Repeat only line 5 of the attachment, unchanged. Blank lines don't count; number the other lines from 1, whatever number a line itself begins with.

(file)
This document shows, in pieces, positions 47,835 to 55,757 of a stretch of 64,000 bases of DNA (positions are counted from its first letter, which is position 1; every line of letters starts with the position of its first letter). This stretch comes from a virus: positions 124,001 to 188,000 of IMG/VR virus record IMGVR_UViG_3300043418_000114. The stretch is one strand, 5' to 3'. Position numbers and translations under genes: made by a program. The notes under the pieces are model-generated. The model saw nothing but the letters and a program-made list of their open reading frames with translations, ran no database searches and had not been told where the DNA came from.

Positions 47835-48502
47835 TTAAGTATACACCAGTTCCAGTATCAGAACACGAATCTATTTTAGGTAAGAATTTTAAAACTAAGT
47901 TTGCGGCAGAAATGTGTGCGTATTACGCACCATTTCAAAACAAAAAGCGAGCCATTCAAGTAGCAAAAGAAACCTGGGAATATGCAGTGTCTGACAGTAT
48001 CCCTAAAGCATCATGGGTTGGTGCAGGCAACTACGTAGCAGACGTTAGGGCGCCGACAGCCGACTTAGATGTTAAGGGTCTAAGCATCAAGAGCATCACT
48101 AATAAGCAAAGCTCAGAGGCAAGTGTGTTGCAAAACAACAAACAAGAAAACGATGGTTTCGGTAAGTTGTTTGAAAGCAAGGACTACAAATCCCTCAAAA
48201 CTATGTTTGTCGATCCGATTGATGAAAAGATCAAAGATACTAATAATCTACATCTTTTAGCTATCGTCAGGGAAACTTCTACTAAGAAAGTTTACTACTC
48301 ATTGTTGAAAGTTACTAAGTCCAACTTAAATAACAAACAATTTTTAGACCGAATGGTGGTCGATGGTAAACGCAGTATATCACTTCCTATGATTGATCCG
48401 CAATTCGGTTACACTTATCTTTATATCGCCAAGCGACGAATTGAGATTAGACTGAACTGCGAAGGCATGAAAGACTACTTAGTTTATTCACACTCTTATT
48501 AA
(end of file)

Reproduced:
48001 CCCTAAAGCATCATGGGTTGGTGCAGGCAACTACGTAGCAGACGTTAGGGCGCCGACAGCCGACTTAGATGTTAAGGGTCTAAGCATCAAGAGCATCACT